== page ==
Product Documentation

Configuring Virtual MAC Addresses

Sep 01, 2016

A Virtual MAC address (VMAC) is a floating entity shared by the primary and the secondary nodes in an HA setup.

In an HA setup, the primary node owns all of the floating IP addresses, such as the MIPs, SNIPs, and VIPs. The primary node responds to Address Resolution Protocol (ARP) requests for these IP addresses with its own MAC address. As a result, the ARP table of an external device (for example, an upstream router) is updated with the floating IP address and the primary node's MAC address.

When a failover occurs, the secondary node takes over as the new primary node. It then uses Gratuitous ARP (GARP) to advertise the floating IP addresses that it acquired from the primary. However, the MAC address that the new primary advertises is the MAC address of its own interface.

Some devices (notably a few routers) do not accept the GARP messages generated by the NetScaler appliance. As a result, some external devices retain the old IP to MAC mapping advertised by the old primary node. This can result in a site going down.

You can overcome this problem by configuring a VMAC on both nodes of an HA pair. Both nodes then possess identical MAC addresses. Therefore, when failover occurs, the MAC address of the secondary node remains unchanged, and the ARP tables on the external devices do not need to be updated.

To create a VMAC, you need to first create a Virtual Router ID (VRID) and bind it to an interface. (In an HA setup, you need to bind the VRID to the interfaces on both nodes.) Once the VRID is bound to an interface, the system generates a VMAC with the VRID as the last octet.

This section includes the following details:

Configuring IPv4 VMACs

When you create a IPv4 VMAC address and bind it to a interface, any IPv4 packet sent from the interface uses the VMAC address that is bound to the interface. If there is no IPv4 VMAC bound to an interface, the interface’s physical MAC address is used.

The generic VMAC is of the form 00:00:5e:00:01:<VRID>. For example, if you create a VRID with a value of 60 and bind it to an interface, the resulting VMAC is 00:00:5e:00:01:3c, where 3c is the hex representation of the VRID. You can create 255 VRIDs with values from 1 to 255.

Creating or Modifying an IPv4 VMAC

Updated: 2013-08-28

You create an IPv4 virtual MAC by assigning it a virtual router ID. You can then you bind the VMAC to an interface. You cannot bind multiple VRIDs to the same interface. To verify the VMAC configuration, you should display and examine the VMACs and the interfaces bound to the VMACs.

To add a VMAC by using the command line interface

At the command prompt, type:
  • add vrID <id>
  • bind vrid <id> -ifnum <interface_name>
  • show vrID

Example

 
> add vrID 100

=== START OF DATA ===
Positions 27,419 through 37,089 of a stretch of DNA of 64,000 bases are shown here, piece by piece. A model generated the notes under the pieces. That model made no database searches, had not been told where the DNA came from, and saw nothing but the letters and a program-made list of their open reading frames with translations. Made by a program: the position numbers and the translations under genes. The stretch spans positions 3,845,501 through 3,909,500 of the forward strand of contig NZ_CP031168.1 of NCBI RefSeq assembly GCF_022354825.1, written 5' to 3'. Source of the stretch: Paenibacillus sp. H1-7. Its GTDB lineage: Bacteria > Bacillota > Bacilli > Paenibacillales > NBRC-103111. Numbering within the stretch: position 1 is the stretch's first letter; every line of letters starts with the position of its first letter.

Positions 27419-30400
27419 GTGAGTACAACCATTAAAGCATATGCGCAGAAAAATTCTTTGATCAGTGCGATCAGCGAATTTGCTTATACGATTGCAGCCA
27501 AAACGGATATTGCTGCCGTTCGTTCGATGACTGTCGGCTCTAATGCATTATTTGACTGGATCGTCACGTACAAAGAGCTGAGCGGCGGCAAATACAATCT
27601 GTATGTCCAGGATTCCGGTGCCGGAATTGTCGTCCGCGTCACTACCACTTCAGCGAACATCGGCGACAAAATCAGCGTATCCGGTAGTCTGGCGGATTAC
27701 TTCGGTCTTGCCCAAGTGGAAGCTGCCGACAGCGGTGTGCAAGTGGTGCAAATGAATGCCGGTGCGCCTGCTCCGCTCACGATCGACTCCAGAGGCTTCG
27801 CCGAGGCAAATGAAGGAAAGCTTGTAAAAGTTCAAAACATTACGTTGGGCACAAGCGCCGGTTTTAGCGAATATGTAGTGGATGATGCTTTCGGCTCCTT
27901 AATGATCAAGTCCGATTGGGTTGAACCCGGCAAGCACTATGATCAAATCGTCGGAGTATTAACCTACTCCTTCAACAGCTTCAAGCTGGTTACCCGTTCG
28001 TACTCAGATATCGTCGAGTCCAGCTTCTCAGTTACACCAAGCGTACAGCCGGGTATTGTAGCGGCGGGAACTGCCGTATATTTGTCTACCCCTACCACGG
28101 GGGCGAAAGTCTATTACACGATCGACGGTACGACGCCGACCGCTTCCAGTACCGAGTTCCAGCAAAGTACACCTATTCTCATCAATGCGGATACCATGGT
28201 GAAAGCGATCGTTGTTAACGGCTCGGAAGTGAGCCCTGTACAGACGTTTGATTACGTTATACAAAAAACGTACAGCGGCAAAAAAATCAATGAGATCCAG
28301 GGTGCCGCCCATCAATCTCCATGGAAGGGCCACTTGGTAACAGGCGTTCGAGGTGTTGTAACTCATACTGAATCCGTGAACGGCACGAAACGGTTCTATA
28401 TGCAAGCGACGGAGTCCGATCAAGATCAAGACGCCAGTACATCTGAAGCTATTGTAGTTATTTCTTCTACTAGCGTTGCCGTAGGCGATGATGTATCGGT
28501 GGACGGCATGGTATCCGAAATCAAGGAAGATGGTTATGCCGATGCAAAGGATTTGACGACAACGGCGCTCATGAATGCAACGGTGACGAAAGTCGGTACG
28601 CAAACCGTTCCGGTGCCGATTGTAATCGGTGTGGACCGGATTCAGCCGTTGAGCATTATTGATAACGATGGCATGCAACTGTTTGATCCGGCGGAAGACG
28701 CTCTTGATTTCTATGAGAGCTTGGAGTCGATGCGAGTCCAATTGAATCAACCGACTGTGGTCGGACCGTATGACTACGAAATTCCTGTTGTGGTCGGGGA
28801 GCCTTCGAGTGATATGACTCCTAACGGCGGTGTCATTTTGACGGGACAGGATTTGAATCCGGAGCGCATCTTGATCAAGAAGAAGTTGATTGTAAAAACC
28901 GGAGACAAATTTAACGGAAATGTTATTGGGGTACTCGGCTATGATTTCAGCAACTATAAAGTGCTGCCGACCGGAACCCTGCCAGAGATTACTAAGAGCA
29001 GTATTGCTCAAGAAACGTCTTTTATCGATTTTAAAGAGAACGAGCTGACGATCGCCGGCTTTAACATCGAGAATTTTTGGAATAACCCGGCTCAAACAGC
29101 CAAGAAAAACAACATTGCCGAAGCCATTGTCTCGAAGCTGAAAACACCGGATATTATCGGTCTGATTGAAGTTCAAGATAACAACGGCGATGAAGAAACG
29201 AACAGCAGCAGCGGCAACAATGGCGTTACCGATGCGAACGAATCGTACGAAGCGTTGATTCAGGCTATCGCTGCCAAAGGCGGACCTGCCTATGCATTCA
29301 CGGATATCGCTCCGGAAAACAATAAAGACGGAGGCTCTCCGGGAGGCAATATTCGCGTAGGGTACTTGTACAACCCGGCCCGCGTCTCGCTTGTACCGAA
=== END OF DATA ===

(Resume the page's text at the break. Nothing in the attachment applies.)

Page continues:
Done 
> bind vrid 100 -ifnum 1/1 1/2 1/3 
 Done

To unbind interfaces from a VMAC by using the command line interface

At the command prompt, type:
  • unbind vrid <id> -ifnum <interface_name>
  • show vrID

To configure a VMAC by using the configuration utility

Navigate to System > Network > VMAC and, on the VMAC tab, add a new VMAC, or edit an existing VMAC.

Removing an IPv4 VMAC

Updated: 2013-08-28

To remove an IPv4 virtual MAC, you delete its virtual router ID.

To remove an IPv4 VMAC by using the command line interface

At the command prompt, type:
rm vrid <id>

Example

rm vrid 100s

To remove an IPv4 VMAC by using the configuration utility

Navigate to System > Network > VMAC and, on the VMAC tab, delete the IPv4 VMAC.

Configuring IPv6 VMAC6s

The NetScaler supports VMAC6 for IPv6 packets. You can bind any interface to a VMAC6, even if an IPv4 VMAC is bound to the interface. Any IPv6 packet sent from the interface uses the VMAC6 bound to that interface. If there is no VMAC6 bound to an interface, an IPv6 packet uses the physical MAC.

Creating or Modifying a VMAC6

Updated: 2013-08-28

You create an IPv6 virtual MAC by assigning it an IPv6 virtual router ID. You can then you bind the VMAC to an interface. You cannot bind multiple IPv6 VRIDs to an interface. To verify the VMAC6 configuration, you should display and examine the VMAC6s and the interfaces bound to the VMAC6s.

To add a VMAC6 by using the command line interface

At the command prompt, type:
  • add vrID6 <id>
  • bind vrID6 <id> -ifnum <interface_name>
  • show vrID6

Example

 
> add vrID6 100 
Done 
> bind vrID6 100 -ifnum 1/1 1/2 1/3 
 Done

To unbind interfaces from a VMAC6 by using the command line interface

At the command prompt, type:
  • unbind vrID6 <id> -ifnum <interface_name>
  • show vrID6

To configure a VMAC6 by using the configuration utility

Navigate to System > Network > VMAC and, on the VMAC6 tab, add a new VMAC6, or edit an existing VMAC6.

Removing a VMAC6

Updated: 2013-08-28

To remove an IPv4 virtual MAC, you delete its virtual router ID.

To remove a VMAC6 by using the command line interface

At the command prompt, type:
rm vrid6 <id>

Example

rm vrid6 100s

To remove a VMAC6 by using the configuration utility

Navigate to System > Network > VMAC and, on the VMAC6 tab, delete the virtual router ID.